Did you think that FHA loans are just for first time home buyers? What if you used FHA before, are you done with FHA? Even further, what if you still have that FHA loan and want another? Maybe even count new rental income on the departing residence too. For many scenarios, the general FHA guideline is that borrowers may only have one FHA loan at a time. But, there are exceptions to this rule! One such exception is for someone relocating and buying another primary residence. This FHA exception is called the FHA 100 mile rule. Obviously, a buyer would need to relocate at least 100 miles from the former residence which has the FHA loan. But, there are more details to understand which could make it easier to buy that next primary residence.
Benefits of FHA Loan
So, what’s the big deal with getting an FHA loan? Much less, a second FHA loan? Well, FHA loans are a very popular choice for many reasons. Mainly, buyers benefit from flexible underwriting guidelines as well as the loan terms.
10 First Time and Repeat Buyer Benefits of FHA Loan
- Low down payment
- Down payment assistance allowed
- Low credit scores allowed
- Previous bankruptcies, foreclosures, & short sales allowed
- Gift of equity for family purchase transactions
- Higher debt ratios
- Co-signors that will not occupy the home
- Gifted funds for down payment
- Renovation options for buyers or homeowners
- Doublewide Purchase
Plus, do not forget that buyers who used FHA for some of the above benefits could use it again for the same reasons.
Job Relocation and FHA 100 Mile Rule
Changing jobs is much more common today. Sometimes by choice, other times by necessity. But, when it comes to using the FHA 100 Mile Rule exception, the job relocation must be at least 100 miles. Using this rule allows a buyer to retain the FHA loan on the prior residence. Additionally, the buyer may use FHA again.
FHA 100 Mile Rule – Buyers Must Meet Both of These Requirements
In order to obtain another FHA mortgage without selling the other home, the buyer must be…
- Relocating or has relocated for an employment-related reason
- Establishing or has established a new primary residence greater than 100 miles from the prior residence
Just satisfying one of the above will not work.
Furthermore, military service members receive an occupancy exception. In order to document the exception, the service member must provide the military orders. It proves the active duty status plus if the duty station is over 100 miles from the new property..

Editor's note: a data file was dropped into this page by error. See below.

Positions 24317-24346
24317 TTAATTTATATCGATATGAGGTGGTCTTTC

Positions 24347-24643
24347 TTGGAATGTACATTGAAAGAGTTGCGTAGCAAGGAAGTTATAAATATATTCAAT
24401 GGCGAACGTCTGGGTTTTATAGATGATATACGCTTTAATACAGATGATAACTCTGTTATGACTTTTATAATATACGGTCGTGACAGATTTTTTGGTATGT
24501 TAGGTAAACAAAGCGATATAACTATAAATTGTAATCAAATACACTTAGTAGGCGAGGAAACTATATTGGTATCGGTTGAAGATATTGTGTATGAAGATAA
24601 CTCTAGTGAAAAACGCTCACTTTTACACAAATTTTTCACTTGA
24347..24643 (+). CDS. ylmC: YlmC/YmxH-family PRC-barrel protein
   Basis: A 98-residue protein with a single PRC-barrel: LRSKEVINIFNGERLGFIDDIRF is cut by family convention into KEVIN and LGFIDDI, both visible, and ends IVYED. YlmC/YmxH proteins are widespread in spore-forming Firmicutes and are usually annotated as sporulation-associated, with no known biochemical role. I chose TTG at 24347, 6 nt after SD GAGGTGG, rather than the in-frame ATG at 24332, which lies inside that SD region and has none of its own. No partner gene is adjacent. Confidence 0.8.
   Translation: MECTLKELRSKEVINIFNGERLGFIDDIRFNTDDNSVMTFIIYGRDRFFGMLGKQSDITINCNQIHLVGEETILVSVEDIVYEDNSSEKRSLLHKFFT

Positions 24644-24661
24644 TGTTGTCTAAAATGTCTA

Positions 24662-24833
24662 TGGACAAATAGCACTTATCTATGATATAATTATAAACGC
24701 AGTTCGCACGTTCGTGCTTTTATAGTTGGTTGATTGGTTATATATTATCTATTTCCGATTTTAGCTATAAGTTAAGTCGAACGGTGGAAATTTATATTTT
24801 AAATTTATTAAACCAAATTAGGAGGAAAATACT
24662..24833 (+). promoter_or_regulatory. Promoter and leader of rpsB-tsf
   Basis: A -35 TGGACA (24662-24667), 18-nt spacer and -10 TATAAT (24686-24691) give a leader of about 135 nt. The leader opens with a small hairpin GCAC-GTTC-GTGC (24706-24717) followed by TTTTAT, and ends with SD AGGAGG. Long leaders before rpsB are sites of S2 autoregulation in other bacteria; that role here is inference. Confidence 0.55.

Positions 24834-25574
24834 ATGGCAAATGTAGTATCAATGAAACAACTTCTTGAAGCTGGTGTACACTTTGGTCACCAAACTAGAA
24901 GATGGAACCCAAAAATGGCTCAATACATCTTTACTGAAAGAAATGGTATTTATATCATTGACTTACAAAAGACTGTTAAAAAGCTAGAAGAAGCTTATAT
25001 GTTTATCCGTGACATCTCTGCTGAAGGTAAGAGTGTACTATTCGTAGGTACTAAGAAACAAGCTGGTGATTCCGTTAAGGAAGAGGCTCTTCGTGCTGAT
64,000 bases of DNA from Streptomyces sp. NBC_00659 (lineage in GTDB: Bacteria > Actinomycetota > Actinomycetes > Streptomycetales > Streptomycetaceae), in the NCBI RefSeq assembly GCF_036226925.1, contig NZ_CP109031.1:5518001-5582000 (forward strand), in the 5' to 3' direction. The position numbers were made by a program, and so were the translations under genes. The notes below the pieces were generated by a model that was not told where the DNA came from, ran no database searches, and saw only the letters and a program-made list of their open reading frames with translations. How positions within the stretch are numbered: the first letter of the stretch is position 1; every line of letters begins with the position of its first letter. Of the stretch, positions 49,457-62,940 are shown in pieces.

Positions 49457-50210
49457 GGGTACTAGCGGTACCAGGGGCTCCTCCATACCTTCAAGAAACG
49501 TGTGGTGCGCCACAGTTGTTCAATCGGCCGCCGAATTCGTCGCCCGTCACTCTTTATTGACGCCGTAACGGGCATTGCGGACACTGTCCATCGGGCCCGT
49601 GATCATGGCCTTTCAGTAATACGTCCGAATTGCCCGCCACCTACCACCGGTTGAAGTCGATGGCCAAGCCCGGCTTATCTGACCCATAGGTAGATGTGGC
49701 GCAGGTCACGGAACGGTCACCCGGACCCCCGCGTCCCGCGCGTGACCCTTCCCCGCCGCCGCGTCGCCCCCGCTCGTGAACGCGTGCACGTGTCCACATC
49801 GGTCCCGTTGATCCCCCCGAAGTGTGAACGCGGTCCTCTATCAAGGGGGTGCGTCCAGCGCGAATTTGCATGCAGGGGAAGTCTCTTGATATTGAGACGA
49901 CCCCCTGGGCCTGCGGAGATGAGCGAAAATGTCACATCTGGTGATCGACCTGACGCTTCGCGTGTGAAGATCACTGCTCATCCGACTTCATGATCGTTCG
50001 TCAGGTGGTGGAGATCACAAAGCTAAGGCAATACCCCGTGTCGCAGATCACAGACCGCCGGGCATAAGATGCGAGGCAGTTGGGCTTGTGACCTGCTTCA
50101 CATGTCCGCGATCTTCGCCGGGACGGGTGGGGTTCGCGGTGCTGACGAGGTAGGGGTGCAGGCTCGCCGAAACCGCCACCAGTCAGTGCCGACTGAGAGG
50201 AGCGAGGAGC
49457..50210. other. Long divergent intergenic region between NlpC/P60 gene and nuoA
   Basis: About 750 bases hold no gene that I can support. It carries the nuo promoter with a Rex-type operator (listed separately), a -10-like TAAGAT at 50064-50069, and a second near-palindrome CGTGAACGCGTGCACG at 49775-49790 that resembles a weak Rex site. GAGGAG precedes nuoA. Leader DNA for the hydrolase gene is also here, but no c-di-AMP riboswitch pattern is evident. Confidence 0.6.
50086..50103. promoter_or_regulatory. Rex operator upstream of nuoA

Using FHA 100 Mile Rule to Count Rental Income
Moving from residence to another within 100 miles requires a buyer to qualify on both mortgage payments. Even if the prior residence is being rented out, the rental income may not be counted when using an FHA loan on the new home. That means an FHA lender must use the principal, interest, mortgage insurance, property taxes, and insurance for both the rental property and the new home in the buyer’s debt to income ratio. For most buyers, that a tough way to qualify.
But, if an FHA buyer meets both qualifications mentioned above then a portion of the rental income may be used to qualify.
Departure Residence Rental Income: Using rental income from a property being vacated by the borrower: If rental Income is being derived from the property being vacated by the borrower, the borrower must be relocating to an area more than 100 miles from the borrower’s current principal residence.
If the Borrower moves back to the original area, the Borrower is not required to live in the original house and may obtain a new FHA-insured Mortgage on a new Principal Residence provided the relocation meets the two requirements above.
What If I Can’t Meet the FHA 100 Mile Rule?
Luckily, there are additional solutions within the FHA loan as well as other loan options. As mentioned above, it is hard for a buyer to qualify using two full housing payments. One possible option includes adding a co borrower. More specifically, a non occupying co borrower, which means that this co borrower does not have to live in the house. This borrower may just be used to help the occupying buyer qualify. Keep in mind, the co borrower is on the hook for the loan just as much as the primary borrower.
Fannie Mae Loan Allows Rental Income on Departing Residence
Many buyers, lenders, and Realtors put their blinders on by thinking FHA is the only low down payment purchase loan. Actually, Fannie Mae offers the HomeReady loan which only requires 3% down payment. Plus a buyer may use the traditional Fannie Mae conventional loans which only require 5% down or more. Any of these options allow for the down payment to be a gift and debt ratio may go up to 50% of a borrower’s income. Buyers with good credit scores often come out better on monthly payment because the PMI is cheaper.
But, the big advantage to point out in this case is using rental income. Fannie Mae has several advantages in this area. First, there is not a distance requirement to count rental income. Although, it does require a one year signed lease, copy of first month’s deposit or rent check, and proof of deposit into the owner’s account. Then, a buyer may count 75% of the rental income on the departing residence. Basically, the effect looks like this: Gross Rent x 75% = Net Rent – Mortgage Payment Including Taxes, Insurance, and PMI. Let’s assume $1000 rent and $800 total mortgage payment. Using the formula above, here is the affect on a debt to income ratio. $1000 x 75% = $750. $750 – $800 = – $50.
A $50 loss is a whole lot easier to qualify with compared to using the entire $800 required on most FHA loans!